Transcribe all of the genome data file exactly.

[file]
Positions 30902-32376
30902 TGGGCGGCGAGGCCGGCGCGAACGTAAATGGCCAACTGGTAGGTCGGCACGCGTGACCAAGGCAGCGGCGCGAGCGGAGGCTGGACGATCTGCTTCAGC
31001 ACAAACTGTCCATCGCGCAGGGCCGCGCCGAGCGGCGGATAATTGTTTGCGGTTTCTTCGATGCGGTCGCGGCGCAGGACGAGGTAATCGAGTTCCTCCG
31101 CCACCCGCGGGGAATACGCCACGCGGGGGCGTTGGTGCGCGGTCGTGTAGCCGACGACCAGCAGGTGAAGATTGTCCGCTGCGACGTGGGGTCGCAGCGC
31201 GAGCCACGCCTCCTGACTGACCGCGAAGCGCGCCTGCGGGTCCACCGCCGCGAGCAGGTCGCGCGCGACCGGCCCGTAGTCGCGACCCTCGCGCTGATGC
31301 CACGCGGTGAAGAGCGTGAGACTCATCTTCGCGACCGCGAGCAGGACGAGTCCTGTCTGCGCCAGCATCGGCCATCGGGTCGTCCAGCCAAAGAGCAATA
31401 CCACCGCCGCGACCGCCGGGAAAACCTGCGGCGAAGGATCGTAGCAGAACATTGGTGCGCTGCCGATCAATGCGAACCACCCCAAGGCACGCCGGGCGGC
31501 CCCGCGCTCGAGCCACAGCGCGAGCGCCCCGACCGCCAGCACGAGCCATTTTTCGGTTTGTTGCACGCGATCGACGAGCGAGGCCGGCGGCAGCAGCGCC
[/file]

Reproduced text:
Positions 30902-32376
30902 TGGGCGGCGAGGCCGGCGCGAACGTAAATGGCCAACTGGTAGGTCGGCACGCGTGACCAAGGCAGCGGCGCGAGCGGAGGCTGGACGATCTGCTTCAGC
31001 ACAAACTGTCCATCGCGCAGGGCCGCGCCGAGCGGCGGATAATTGTTTGCGGTTTCTTCGATGCGGTCGCGGCGCAGGACGAGGTAATCGAGTTCCTCCG
31101 CCACCCGCGGGGAATACGCCACGCGGGGGCGTTGGTGCGCGGTCGTGTAGCCGACGACCAGCAGGTGAAGATTGTCCGCTGCGACGTGGGGTCGCAGCGC
31201 GAGCCACGCCTCCTGACTGACCGCGAAGCGCGCCTGCGGGTCCACCGCCGCGAGCAGGTCGCGCGCGACCGGCCCGTAGTCGCGACCCTCGCGCTGATGC
31301 CACGCGGTGAAGAGCGTGAGACTCATCTTCGCGACCGCGAGCAGGACGAGTCCTGTCTGCGCCAGCATCGGCCATCGGGTCGTCCAGCCAAAGAGCAATA
31401 CCACCGCCGCGACCGCCGGGAAAACCTGCGGCGAAGGATCGTAGCAGAACATTGGTGCGCTGCCGATCAATGCGAACCACCCCAAGGCACGCCGGGCGGC
31501 CCCGCGCTCGAGCCACAGCGCGAGCGCCCCGACCGCCAGCACGAGCCATTTTTCGGTTTGTTGCACGCGATCGACGAGCGAGGCCGGCGGCAGCAGCGCC